Gray May – Brain Tumor Awareness Month

Gray May - Brain Tumor Awareness Month

Supporting the Brain Tumor Community

Brain Tumor Awareness Month

As we enter the month of May, you might start seeing #GrayMay and #GoGrayInMay. You might ask yourself, “what does that mean? “Those hashtags are all across social media to recognize Brain Tumor Awareness Month, which occurs annually in May. The “gray” in those hashtags represent gray matter, which is the color of the brain cortex, which contains nerve cell bodies. Since a United States Congressional resolution was first passed in 2008, organizations across the country are taking the opportunity to focus attention on a condition that affects nearly 700,000 people in the U.S. alone. All of us at Here to Serve want to bring awareness to children who suffer the devastating effects of brain cancer and brain tumors.

The statistics regarding brain tumors in children under 19 are upsetting. According to the American Cancer Society, brain and spinal cord tumors are the second most common cancer in children. These types of cancers account for nearly 25% of childhood cancers. Over 4,000 children and teens are diagnosed with brain and spinal cord tumors each year. Fortunately, the 5-year survival rate for all combined types of brain tumors is about75%, but this rate can drastically vary from the kind of cancer. For example, Glioblastoma is a very aggressive cancer often occurring in the brain, and the survival rate is only about 20%.

What are the Causes and Symptoms of Brain Tumors in Children?

Brain imaging scan

There are over 100 different types of brain tumors. Certain types of tumors, such as medulloblastoma, are more common in children. In many cases, the exact causes of brain tumors in children are unknown. Still, according to research at the Mayo Clinic, most pediatric brain tumors are generally primary brain tumors that form in brain tissues. Healthy cells have mutations in their DNA; these mutations divide and grow at an increased rate. They spread while destroying healthy cells. The consequence is a mass of abnormal cells which develop into a tumor. The tumors will either be benign (noncancerous) or malignant (cancerous).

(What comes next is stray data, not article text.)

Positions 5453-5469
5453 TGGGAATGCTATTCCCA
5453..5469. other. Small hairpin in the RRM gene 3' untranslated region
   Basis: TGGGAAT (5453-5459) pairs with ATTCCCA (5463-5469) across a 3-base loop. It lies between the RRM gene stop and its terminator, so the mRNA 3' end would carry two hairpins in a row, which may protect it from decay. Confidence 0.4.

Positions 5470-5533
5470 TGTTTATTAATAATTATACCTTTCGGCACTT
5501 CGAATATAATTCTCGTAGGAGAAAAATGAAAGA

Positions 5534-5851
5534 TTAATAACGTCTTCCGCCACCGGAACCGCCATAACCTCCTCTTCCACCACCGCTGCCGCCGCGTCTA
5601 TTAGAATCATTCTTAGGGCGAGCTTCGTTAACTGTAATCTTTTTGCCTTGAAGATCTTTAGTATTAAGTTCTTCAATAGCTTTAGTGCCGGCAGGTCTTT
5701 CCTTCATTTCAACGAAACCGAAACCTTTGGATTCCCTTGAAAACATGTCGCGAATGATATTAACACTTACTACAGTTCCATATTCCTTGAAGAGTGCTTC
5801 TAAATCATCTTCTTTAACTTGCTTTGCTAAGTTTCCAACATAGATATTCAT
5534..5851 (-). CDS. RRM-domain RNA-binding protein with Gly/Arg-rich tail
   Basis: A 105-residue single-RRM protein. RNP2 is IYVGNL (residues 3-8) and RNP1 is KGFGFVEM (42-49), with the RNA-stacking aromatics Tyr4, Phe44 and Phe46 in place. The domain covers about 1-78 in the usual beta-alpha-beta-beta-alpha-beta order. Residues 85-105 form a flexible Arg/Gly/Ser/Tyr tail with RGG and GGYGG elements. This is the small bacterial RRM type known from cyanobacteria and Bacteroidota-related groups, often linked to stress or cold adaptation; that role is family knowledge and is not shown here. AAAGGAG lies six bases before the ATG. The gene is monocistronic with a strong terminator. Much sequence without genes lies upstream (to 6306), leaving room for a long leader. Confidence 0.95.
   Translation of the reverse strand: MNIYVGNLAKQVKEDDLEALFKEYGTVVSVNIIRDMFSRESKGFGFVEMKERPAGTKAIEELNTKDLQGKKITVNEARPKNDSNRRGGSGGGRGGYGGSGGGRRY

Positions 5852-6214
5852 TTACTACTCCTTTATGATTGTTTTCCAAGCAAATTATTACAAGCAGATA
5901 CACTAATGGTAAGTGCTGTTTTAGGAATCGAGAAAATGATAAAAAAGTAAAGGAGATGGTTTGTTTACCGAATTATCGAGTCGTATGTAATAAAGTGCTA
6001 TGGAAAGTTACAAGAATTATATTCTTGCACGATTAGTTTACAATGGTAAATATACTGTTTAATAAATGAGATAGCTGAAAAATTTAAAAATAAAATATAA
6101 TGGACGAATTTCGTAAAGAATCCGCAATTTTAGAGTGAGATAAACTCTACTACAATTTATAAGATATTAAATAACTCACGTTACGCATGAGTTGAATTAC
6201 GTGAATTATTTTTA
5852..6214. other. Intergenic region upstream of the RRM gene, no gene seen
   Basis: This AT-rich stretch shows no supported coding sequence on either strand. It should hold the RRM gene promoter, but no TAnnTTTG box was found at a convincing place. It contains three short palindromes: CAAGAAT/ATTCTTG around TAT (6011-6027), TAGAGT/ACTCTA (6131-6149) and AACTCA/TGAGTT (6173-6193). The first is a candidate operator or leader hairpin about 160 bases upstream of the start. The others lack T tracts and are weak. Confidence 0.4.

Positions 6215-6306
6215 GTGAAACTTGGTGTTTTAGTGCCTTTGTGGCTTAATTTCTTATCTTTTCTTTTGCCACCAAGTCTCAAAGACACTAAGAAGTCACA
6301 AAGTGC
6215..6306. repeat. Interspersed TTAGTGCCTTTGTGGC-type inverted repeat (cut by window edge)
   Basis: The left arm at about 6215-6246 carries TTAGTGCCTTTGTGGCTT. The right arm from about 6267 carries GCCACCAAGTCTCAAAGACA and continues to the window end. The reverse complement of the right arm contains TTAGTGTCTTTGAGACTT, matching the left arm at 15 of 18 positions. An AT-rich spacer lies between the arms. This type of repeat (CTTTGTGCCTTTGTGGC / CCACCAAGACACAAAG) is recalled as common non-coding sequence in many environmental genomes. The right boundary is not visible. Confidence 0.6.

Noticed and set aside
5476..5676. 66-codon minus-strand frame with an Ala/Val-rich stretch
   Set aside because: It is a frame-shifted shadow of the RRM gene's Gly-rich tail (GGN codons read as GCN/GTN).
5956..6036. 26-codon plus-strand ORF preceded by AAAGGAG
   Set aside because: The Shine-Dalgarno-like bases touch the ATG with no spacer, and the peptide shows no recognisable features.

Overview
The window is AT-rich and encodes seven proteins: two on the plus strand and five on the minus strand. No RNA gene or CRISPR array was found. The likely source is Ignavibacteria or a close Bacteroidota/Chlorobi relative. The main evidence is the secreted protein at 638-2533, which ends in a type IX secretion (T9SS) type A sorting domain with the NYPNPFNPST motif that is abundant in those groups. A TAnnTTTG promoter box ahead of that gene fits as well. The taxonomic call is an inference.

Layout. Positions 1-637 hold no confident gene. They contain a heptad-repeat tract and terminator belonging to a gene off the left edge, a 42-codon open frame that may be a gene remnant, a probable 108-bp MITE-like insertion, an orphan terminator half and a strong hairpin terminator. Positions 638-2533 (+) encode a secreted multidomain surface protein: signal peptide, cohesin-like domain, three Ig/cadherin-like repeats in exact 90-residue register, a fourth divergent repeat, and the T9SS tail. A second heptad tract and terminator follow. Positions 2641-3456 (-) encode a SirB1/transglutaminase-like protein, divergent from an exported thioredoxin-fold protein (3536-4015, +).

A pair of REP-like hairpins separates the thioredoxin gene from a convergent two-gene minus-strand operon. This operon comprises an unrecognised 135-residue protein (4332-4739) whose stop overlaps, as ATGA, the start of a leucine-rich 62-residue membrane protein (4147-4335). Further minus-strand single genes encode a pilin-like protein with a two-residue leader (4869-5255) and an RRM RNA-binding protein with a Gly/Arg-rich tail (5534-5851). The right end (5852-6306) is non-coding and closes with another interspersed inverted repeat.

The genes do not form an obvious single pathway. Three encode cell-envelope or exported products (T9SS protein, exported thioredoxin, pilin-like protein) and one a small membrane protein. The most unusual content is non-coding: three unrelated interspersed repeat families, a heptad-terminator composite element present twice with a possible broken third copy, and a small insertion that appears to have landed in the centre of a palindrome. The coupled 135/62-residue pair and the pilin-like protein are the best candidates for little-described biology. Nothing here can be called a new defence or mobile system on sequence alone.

The skull protects the brain, a fragile part of the body. There is a limited amount of extra space; as a brain tumor grows, this will cause pressure known as intracranial pressure. As this pressure occurs, symptoms might begin to develop. Johns Hopkins Medical University provides abundantly helpful information about children’s brain tumors. Some of the signs and symptoms they mention to be aware of:

  • Headaches
  • Seizures
  • Nausea and vomiting
  • Irritability
  • Lethargy and drowsiness

The above list is very general symptoms, so it does not automatically mean a brain tumor or cancer if you see one or even all of them. If you are concerned that your child or a loved one might have any brain issues, don’t hesitate to contact a health care professional and seek a thorough diagnosis.

Treatment Options for Pediatric Brain Tumors

If a tumor has developed, there are many treatment options. The three most common are:

  • Surgery-Most common in infants and young children. If the tumor is accessible and slow-growing, surgery might be the only required treatment for complete removal. There might be some neurological issues after surgery, but usually, they are only temporary.
  • Radiation Therapy-Beams of radiation target the tumor and tissue surrounding the area. This treatment may require several sessions to remove all cancer.
  • Chemotherapy-There are different forms of chemo available, pills taken orally or IVs given intravenously. The chemo is usually injected into the cerebrospinal fluid.
Here to Serve and Provide Guidance

Hand holding gray ribbon for Brain Tumor Awareness Month

A cancer diagnosis is news no parent or guardian ever want to hear. It is a life-changing event that will affect all family members. Fear and confusion are just two of the emotions parent go through in the early days of learning this news. Where can you turn for support? Family and friends can provide emotional care during this time. If you need additional assistance for day-to-day tasks, please reach out to Here to Serve and our Care Communities. We have helped many families with children suffering from brain tumors and other pediatric cancers. Our aid and care can ease your anxiety during a stressful time.

By Chris Smith